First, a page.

TAN: Some of the challenges are seeing people on their worst days, especially with any sort of unattended death investigation or suicide. Suicides are difficult to work because of how to investigate the “why” while attempting to comfort the family in the best way I can.
5. TRONG: I don't have any negative issues about it at all. It is nice to see more sets of siblings here than just me and my brother, especially with most of them being raised here in this city. It’s funny because Chief Smith is always asking if I have more family that want to apply here. He definitely values everyone that works for the police department and to have this many sets of siblings want to join shows how much of a family this place can be.
TAN: Sometimes it's difficult because he (Trong) set the bar high when he worked in Patrol prior to me starting with the PD. I was nervous because he was doing so well that I didn't want to be the little brother that wasn't as good. During my tenure with SWAT, it was hard to keep up with him in the shooting and tactics because he was so good at it all. He's always been a role model for me and continues to set the bar high for me. I want to be better than him. (I also work with my fiancée, Shady Garcia, at the department. She is currently a crime scene technician. We have worked together on scenes sometimes so we learn from each other and can relate to each other's work.)
Shady Garcia -- Crime Scene Technician, Technical Services Unit; more than 5 years with RPD
Stormy Garcia -- Police recruit, Patrol Division; 10 months with RPD
1. SHADY: When it came to the decision of joining the Roswell Police Department, a family friend (and now retired RPD member), Lisa Brackeen, encouraged me to apply to as a service aide to get to know the officers and command staff and eventually become a Police Officer with the possibility of joining the crime scene unit in the future. My brother's father-in-law (and now retired RPD officer) Miguel Lopez talked to me about my interests when I was in the process of becoming a police service aide at family dinner one night. I explained my interest and main goal was to be a part of the crime scene unit in this agency and coincidently Miguel was able to talk to me about his experience in this unit as he was a detective in it. From that moment on, I knew this is where I wanted to be. I enjoyed the conversation and guidance Miguel and Lisa were able to give me when I was hired with this agency as a police service aide while I was going to school to obtain my bachelor's degree in criminal justice. Lastly, my uncle Saul Sanchez – I witnessed and looked up to all those officers and detectives who worked to solve his homicide and it helped me decide I want to be in this career field and I want to work among these individuals.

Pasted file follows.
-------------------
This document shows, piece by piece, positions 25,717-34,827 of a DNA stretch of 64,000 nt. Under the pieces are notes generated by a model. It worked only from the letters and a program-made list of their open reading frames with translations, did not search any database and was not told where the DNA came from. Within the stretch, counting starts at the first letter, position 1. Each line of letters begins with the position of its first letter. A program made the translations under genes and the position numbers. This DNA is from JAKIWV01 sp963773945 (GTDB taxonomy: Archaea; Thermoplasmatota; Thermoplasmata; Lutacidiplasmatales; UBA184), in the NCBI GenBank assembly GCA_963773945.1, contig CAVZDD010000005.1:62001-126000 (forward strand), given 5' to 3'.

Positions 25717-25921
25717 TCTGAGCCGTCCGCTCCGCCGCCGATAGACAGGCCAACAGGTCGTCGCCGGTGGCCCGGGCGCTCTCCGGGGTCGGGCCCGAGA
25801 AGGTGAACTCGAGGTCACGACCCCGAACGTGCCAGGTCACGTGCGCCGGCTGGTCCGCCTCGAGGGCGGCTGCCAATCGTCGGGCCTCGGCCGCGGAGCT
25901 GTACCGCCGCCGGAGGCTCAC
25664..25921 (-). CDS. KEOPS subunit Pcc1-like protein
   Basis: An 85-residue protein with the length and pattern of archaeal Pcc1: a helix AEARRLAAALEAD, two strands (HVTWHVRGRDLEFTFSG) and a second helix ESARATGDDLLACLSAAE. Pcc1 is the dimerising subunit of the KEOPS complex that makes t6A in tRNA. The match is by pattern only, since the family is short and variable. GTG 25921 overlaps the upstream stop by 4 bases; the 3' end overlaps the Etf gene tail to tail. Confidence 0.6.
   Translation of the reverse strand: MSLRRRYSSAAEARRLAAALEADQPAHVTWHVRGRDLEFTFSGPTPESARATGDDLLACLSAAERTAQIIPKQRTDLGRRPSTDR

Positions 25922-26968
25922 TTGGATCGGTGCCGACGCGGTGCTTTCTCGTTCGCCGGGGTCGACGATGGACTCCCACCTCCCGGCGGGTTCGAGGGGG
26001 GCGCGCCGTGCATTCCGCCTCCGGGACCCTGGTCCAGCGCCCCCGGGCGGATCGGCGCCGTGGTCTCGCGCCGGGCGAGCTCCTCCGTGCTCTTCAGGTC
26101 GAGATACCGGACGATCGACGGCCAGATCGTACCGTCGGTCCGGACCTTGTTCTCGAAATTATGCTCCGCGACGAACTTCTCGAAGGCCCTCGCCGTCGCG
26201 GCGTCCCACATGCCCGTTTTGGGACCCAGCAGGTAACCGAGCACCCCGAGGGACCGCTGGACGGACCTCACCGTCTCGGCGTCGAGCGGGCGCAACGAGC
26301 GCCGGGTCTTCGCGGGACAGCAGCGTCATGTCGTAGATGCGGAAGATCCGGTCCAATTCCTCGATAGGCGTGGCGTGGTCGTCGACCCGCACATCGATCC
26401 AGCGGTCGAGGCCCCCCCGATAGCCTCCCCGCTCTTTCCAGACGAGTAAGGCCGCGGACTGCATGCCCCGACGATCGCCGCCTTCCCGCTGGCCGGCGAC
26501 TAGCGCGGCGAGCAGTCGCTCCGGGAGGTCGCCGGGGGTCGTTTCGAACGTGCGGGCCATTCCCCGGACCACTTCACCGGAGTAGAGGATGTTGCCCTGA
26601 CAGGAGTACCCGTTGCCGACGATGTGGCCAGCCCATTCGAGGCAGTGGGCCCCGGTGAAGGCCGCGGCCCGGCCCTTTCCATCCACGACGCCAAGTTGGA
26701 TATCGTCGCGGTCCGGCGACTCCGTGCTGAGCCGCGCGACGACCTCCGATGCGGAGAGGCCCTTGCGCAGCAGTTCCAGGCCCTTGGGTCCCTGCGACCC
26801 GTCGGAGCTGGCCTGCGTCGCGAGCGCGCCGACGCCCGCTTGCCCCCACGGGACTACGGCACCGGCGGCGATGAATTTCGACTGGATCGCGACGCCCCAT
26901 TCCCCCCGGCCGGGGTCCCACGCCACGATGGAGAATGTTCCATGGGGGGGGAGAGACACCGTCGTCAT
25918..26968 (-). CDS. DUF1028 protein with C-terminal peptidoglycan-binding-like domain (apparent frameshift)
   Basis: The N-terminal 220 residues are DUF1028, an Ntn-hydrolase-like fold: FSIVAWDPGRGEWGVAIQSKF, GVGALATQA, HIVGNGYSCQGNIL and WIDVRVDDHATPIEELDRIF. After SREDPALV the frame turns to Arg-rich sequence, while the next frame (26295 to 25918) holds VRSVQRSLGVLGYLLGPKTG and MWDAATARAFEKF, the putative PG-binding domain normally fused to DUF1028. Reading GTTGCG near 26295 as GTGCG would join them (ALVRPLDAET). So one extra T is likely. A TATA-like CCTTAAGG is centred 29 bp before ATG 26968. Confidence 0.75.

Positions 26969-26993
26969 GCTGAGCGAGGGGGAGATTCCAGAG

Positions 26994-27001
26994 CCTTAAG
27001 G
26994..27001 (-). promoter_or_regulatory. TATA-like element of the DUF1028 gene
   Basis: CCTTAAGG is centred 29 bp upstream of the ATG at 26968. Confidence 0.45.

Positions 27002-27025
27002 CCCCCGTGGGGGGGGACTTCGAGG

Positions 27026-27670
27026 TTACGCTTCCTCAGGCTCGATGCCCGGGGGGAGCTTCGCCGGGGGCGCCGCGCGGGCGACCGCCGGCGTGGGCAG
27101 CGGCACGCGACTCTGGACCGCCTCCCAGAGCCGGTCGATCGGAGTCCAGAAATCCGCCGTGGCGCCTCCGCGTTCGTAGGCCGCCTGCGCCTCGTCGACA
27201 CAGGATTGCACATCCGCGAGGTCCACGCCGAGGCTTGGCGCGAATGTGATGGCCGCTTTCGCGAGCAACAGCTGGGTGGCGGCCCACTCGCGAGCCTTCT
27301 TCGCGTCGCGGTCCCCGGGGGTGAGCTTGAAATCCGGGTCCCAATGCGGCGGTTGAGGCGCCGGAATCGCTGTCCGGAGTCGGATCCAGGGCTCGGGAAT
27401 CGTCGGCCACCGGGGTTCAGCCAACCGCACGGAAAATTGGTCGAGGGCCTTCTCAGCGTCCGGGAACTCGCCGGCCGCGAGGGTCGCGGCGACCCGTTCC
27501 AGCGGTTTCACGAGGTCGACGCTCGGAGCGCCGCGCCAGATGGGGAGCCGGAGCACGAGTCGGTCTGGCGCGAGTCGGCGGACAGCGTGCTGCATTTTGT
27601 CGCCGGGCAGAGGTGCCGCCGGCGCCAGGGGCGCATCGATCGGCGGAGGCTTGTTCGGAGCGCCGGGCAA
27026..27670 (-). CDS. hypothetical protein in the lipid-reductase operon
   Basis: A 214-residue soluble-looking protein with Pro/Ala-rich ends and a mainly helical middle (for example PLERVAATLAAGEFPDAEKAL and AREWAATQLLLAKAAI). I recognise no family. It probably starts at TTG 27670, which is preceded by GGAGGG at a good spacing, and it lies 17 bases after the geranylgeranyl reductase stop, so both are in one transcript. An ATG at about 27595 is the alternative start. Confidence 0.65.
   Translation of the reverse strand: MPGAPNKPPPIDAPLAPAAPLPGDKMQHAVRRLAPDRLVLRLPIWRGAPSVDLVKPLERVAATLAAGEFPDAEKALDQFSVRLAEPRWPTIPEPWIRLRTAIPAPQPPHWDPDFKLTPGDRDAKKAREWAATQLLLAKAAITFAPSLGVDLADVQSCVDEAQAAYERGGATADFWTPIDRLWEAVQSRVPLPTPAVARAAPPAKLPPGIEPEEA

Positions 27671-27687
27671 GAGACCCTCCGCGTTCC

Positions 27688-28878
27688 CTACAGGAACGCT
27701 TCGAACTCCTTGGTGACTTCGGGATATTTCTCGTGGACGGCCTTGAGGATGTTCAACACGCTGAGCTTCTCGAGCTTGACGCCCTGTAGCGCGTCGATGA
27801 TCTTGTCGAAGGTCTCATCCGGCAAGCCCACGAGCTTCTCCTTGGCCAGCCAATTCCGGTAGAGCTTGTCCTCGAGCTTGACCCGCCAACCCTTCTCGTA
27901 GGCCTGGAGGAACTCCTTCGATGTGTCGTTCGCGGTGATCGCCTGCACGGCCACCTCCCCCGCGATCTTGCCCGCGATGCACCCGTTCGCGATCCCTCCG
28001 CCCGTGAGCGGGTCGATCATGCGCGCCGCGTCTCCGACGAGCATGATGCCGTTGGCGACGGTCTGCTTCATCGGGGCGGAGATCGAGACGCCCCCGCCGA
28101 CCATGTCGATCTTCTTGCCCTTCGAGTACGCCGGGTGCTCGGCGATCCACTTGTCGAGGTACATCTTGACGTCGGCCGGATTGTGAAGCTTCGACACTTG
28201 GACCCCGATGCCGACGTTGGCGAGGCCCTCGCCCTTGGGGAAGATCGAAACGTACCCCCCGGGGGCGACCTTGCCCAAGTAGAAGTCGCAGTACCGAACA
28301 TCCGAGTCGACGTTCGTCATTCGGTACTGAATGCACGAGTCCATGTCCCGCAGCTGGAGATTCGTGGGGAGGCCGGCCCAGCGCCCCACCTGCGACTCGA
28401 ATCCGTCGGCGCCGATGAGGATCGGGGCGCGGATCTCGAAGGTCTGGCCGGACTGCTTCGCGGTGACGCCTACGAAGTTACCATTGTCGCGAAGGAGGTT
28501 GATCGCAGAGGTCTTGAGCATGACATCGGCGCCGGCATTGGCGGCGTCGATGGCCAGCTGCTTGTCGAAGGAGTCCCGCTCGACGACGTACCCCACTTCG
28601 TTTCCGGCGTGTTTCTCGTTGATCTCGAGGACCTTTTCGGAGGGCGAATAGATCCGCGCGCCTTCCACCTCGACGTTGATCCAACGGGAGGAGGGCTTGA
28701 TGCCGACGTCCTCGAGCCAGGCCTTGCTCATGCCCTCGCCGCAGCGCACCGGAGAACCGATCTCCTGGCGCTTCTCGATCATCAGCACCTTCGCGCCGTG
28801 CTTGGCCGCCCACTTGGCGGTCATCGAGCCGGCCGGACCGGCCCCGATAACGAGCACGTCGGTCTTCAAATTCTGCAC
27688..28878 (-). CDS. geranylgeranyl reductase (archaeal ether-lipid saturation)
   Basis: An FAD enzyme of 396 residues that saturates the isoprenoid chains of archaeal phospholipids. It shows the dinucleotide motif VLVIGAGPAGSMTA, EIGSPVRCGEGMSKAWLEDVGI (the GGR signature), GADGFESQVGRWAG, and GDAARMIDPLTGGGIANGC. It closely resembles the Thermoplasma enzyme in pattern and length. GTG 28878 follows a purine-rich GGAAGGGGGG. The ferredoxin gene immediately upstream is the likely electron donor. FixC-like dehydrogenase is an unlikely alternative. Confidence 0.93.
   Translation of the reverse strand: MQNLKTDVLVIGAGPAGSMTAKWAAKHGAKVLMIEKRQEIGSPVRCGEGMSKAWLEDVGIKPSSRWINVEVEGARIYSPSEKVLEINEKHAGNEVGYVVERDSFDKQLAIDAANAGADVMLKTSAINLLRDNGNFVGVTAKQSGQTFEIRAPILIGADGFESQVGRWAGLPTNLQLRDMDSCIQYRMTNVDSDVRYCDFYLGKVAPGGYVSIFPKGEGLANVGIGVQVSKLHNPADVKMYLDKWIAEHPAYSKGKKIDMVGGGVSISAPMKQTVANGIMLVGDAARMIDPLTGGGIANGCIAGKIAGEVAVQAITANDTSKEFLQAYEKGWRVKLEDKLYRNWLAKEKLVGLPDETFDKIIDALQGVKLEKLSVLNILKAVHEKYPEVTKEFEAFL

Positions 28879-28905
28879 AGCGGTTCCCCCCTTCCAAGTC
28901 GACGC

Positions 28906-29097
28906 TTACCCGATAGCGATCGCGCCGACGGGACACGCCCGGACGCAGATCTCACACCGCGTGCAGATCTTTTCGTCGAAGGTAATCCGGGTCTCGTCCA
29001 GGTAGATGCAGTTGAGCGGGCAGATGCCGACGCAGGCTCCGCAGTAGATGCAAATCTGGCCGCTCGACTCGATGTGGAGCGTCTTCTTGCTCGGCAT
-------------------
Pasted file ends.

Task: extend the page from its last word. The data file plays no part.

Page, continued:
STORMY: My father-in-law just retired from this agency. I wanted to follow in his footsteps. I was also able to see how my little sister, who is employed as a crime scene technician, would respond to callouts and scenes at any given moment's notice. My soon to be brother-in-law, who is employed as a patrol sergeant, encouraged me to do a ride-along before I applied. I did a ride-along and was assigned to go with Officer (Shaye) Duran. I had such an insightful experience with him and getting to see the person behind the badge. I have been influenced by many in this department and I am grateful for what each has brought to my journey so far.
2. SHADY: I have noticed we do spend more time together outside of work now that we are both in the same agency and career field. Our conversation does tend to be work-related, but we still are involved in each other's personal lives at home. I feel working together and being able to relate to each other's days have made us grow a lot closer and we are able to relate to each other more. I have a lot of appreciation for what our police officers do, but now that my brother is a part of this group of individuals, I could not be prouder.